Zen, between practice and meditation
In recent years, the term Zen has become commonly used to indicate a type of meditation, a state of relaxation, a way of life inspired by certain principles and has often been associated with tidying, nutrition and sports. But what exactly is it? And how can it be inserted into everyone’s life, regardless of one’s belief?
Personally I find that Zen offers great food for thought, applicable to the life of each of us and that it can be of profound inspiration during a path of personal growth .
This will be the first article of a small cycle on Zen, where we will see a presentation. In the coming years we will deepen it, declined in the different areas and contexts.
What does the word Zen mean?
Zen is the Japanese pronunciation of the Chinese character “Chan”, which in turn is the translation of the Sanskrit term “Dhyana”. Its literal meaning is “vision”, but in the West it is often translated also as ” meditation “.
However, it would be wrong to consider it a mere technique for obtaining certain results. It is a mental form with the aim of providing us with a way that brings us back to our true self, to the present, to the “here and now”, detaching ourselves from useless distractions and mental attitudes that isolate us from reality.
This is one of the aspects that has fascinated me most and is inspiring me in psychotherapeutic practice. How many times do we drown in a thousand worries about the future or do we get stuck in mental patterns that never belonged to us or no longer belong to us?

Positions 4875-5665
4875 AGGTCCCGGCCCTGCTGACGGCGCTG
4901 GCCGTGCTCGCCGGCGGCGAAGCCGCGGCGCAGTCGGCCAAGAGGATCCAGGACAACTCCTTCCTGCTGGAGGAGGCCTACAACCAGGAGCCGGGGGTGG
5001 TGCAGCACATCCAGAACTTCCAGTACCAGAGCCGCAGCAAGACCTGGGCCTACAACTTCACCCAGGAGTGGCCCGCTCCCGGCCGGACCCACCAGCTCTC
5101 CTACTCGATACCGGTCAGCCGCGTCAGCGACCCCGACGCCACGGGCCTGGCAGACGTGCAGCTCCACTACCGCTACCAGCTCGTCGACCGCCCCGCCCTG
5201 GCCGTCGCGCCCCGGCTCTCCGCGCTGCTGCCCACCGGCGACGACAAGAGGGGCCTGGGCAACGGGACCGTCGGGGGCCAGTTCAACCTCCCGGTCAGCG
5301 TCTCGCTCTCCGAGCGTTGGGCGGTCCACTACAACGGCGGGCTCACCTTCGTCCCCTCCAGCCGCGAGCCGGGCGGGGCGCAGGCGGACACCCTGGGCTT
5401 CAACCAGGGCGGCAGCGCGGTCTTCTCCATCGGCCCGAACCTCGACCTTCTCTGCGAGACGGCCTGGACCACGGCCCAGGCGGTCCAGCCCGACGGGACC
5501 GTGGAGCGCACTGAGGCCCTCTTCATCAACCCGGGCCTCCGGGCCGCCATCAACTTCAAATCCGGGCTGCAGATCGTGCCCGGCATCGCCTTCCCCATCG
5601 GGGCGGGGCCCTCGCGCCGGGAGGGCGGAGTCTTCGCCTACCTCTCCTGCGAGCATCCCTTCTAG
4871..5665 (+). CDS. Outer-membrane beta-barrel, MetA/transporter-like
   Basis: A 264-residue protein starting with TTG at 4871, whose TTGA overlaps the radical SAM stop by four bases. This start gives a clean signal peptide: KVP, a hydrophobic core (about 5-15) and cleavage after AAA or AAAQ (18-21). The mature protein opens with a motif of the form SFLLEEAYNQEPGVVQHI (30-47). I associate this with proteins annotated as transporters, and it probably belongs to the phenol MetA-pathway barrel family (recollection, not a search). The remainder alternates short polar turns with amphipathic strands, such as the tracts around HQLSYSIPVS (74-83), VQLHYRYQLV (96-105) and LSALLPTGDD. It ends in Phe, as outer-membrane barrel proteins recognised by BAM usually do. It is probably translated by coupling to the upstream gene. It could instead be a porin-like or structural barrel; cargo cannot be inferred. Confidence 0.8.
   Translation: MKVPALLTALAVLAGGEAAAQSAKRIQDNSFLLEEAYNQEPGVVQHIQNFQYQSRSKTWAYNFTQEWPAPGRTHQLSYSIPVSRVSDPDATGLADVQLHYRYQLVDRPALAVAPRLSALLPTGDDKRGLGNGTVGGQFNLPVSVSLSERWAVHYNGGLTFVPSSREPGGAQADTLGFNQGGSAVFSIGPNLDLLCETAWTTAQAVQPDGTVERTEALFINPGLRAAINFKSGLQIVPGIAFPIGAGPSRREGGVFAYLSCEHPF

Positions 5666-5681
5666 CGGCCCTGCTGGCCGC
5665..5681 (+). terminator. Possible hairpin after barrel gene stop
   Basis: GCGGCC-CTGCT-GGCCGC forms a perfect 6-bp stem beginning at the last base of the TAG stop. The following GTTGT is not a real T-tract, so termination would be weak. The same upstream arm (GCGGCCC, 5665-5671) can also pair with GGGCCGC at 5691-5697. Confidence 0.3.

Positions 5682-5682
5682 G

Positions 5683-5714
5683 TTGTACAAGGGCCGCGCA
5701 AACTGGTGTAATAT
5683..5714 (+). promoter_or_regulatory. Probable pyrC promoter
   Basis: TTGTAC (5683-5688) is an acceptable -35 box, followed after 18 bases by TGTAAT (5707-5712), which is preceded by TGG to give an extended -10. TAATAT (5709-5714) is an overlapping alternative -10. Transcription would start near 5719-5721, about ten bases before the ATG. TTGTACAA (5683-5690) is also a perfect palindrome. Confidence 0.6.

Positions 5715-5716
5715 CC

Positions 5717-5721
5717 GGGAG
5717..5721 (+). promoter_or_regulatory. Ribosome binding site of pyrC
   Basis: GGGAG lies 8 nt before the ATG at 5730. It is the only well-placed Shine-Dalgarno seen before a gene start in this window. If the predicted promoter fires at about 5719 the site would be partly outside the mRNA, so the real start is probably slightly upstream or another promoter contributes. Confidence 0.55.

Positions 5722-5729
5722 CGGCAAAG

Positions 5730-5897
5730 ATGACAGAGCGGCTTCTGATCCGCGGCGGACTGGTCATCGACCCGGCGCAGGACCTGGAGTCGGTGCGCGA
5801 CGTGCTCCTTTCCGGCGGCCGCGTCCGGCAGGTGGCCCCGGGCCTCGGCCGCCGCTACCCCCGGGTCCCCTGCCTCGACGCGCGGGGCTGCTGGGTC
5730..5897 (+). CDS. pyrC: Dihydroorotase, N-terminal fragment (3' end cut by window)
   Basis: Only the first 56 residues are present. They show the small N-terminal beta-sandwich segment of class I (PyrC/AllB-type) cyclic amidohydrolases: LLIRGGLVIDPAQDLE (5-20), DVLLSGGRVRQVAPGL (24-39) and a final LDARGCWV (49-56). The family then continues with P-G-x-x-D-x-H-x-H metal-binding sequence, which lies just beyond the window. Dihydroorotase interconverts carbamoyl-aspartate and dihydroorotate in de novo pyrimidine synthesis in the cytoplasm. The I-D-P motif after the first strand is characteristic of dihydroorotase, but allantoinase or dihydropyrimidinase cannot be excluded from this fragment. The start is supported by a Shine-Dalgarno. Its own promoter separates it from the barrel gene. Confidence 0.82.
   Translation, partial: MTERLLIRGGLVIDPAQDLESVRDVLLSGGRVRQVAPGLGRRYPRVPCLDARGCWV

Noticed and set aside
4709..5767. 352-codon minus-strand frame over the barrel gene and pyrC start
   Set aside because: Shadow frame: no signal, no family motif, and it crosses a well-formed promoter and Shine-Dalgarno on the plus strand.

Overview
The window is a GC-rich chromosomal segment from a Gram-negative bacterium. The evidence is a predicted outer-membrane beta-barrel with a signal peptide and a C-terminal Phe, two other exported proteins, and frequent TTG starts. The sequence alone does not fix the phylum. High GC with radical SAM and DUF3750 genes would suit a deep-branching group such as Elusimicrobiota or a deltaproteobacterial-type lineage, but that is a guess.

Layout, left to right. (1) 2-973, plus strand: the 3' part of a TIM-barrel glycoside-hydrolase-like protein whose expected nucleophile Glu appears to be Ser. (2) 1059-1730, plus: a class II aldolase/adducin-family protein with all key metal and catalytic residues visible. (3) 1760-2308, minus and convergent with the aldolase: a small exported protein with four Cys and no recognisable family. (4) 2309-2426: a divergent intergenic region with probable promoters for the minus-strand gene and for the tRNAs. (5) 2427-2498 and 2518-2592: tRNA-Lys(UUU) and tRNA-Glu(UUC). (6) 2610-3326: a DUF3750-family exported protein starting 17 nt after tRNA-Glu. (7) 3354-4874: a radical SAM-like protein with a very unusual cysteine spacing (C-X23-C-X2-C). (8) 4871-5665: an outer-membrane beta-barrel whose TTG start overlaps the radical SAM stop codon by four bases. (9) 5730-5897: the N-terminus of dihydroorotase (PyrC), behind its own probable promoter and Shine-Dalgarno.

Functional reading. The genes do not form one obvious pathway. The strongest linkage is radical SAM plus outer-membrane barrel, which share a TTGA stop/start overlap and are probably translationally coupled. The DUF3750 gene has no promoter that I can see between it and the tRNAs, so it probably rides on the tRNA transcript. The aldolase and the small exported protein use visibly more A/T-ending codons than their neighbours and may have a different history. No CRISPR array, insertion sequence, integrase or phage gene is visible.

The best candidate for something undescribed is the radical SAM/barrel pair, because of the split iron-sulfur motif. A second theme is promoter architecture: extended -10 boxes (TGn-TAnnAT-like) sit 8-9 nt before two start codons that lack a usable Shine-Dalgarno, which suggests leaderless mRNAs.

According to Zen, by eliminating our mental superstructures and overcoming attachment to the material world, it is possible to reach the Absolute Truth and live it in its fullness . It is never specified in detail what this Truth is, but everyone is driven to find His.
Another of the most characteristic aspects of Zen is the importance of the paradox. It takes the mind in a different direction than it is used to during the routine. In this way it is no longer possible to act “on autopilot”, replicating the learned and repeated behaviors. Rational thinking is kept at bay and it is possible to free creativity and intuition.
This practice is very similar to what we are trying to do also in Psychotherapy because it allows us to implement new ways of acting, driven by new perspectives and animated by alternative visions of things.
How many times do we continue to behave in the way that generated the problem, hoping to get different results? ” The most dangerous illusion is that there is only one reality.” P. Watzlawick
Zen meditation or Zen practice?
If, on the one hand, there are many people who feel attracted to Zen practice, for many others, it can be configured as an additional type of meditation, devoid of real meaning. It is absolutely acceptable. The road to awareness must be traveled by choice and with one’s own time.
“Slow down, and what you are chasing will approach and take you.” (Zen phrase)
The most used (and, so to speak, more orthodox) practice to approach the Truth of Zen is Zazen meditation , or the classic cross-legged sitting.